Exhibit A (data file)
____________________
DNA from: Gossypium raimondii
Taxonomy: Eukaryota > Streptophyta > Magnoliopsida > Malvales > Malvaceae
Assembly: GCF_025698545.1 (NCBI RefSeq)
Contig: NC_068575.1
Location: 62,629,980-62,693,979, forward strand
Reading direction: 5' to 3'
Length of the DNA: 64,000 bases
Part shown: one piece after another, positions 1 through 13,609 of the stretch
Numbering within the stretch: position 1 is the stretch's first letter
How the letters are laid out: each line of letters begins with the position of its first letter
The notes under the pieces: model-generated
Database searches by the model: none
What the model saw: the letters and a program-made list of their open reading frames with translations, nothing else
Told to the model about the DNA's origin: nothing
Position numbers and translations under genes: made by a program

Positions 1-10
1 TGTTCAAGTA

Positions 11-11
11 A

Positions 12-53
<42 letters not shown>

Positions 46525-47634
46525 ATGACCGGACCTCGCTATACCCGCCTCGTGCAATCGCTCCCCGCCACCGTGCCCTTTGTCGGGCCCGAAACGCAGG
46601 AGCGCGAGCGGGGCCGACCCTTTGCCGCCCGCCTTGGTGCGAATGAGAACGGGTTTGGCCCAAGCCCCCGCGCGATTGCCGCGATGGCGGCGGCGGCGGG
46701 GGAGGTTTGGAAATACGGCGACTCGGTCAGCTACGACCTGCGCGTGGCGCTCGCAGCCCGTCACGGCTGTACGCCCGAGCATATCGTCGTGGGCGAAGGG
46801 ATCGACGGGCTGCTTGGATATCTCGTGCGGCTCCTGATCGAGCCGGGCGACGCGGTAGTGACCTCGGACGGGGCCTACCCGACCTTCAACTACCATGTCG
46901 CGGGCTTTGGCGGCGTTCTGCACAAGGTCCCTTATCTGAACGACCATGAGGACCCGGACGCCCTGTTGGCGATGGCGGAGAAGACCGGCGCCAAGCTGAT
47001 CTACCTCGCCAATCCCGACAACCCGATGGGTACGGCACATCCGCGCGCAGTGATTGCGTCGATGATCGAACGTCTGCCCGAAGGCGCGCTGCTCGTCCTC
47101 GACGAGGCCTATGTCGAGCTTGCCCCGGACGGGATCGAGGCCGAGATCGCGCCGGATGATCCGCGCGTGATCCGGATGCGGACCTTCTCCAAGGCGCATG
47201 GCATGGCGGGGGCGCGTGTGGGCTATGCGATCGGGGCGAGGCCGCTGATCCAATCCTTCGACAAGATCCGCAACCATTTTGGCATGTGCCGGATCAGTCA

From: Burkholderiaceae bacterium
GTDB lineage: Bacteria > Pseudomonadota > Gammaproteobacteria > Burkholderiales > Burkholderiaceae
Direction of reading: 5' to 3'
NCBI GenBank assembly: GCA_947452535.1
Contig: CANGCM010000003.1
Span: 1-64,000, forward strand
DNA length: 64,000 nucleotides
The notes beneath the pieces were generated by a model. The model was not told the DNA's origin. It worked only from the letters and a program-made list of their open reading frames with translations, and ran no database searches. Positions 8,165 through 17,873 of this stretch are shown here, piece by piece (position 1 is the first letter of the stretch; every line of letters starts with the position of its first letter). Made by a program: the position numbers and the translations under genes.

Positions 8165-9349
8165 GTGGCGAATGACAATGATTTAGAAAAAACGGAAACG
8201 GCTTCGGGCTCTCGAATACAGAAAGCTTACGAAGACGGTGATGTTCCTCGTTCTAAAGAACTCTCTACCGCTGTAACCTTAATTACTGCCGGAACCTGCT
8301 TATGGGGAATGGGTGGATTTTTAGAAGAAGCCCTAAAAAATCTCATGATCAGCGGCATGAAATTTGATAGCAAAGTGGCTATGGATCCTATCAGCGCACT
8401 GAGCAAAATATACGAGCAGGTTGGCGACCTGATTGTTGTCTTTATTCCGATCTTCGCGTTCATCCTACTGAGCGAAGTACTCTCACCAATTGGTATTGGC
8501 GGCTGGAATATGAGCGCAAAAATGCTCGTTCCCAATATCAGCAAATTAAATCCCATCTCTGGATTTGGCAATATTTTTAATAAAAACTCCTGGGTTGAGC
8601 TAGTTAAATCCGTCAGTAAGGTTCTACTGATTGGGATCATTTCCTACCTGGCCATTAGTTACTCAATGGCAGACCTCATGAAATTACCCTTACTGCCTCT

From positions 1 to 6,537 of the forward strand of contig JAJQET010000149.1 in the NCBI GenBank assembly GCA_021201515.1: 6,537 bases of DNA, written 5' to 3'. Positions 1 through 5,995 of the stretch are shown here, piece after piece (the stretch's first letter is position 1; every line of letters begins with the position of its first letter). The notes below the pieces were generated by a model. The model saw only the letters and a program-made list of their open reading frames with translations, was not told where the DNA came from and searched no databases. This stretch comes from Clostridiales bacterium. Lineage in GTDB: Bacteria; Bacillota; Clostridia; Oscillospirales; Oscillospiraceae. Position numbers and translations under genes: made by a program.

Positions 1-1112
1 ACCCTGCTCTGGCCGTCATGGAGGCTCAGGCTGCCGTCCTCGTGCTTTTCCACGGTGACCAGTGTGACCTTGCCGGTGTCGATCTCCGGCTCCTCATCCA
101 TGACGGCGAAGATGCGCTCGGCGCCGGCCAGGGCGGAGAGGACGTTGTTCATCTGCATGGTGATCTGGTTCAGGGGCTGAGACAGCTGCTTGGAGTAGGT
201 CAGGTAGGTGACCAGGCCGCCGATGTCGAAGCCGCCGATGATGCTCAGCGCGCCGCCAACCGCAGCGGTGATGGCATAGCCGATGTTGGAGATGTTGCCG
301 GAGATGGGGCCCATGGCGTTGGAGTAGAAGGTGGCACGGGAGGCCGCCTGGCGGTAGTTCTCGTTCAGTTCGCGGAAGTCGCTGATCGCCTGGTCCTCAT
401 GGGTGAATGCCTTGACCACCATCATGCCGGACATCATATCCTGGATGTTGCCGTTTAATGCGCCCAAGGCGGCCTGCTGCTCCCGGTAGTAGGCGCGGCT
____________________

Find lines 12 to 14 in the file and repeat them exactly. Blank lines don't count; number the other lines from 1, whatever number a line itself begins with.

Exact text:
Database searches by the model: none
What the model saw: the letters and a program-made list of their open reading frames with translations, nothing else
Told to the model about the DNA's origin: nothing